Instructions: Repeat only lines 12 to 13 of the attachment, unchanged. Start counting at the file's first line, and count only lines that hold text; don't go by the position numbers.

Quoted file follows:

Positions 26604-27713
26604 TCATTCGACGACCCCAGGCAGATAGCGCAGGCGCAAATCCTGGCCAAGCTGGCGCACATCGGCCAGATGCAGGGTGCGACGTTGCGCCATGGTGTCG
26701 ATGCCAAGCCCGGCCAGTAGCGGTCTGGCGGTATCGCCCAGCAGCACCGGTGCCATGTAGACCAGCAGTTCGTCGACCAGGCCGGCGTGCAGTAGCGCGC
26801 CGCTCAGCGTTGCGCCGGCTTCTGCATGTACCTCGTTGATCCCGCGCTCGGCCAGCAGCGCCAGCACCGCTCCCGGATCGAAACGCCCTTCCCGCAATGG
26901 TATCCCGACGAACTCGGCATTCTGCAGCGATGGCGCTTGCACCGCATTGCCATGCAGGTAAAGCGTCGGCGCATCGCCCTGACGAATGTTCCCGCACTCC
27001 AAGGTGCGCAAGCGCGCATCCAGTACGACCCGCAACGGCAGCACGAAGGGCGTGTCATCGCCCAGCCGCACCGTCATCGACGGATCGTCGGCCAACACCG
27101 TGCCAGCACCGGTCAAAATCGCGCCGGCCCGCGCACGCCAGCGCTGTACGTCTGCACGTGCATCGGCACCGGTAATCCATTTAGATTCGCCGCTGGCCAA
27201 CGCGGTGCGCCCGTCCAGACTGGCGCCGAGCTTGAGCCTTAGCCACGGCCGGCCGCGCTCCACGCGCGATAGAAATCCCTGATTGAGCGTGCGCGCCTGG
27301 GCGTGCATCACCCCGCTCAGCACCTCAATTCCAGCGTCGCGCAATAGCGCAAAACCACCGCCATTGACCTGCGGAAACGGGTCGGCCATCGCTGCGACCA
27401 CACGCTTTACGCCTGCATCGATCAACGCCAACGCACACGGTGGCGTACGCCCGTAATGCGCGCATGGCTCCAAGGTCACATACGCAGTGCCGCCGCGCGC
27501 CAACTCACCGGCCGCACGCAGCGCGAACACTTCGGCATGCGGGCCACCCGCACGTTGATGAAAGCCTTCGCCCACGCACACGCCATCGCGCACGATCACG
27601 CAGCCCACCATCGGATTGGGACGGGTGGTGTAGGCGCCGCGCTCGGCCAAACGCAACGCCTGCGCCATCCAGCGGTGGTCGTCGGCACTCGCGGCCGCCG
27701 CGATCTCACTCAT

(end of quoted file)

27601 CAGCCCACCATCGGATTGGGACGGGTGGTGTAGGCGCCGCGCTCGGCCAAACGCAACGCCTGCGCCATCCAGCGGTGGTCGTCGGCACTCGCGGCCGCCG
27701 CGATCTCACTCAT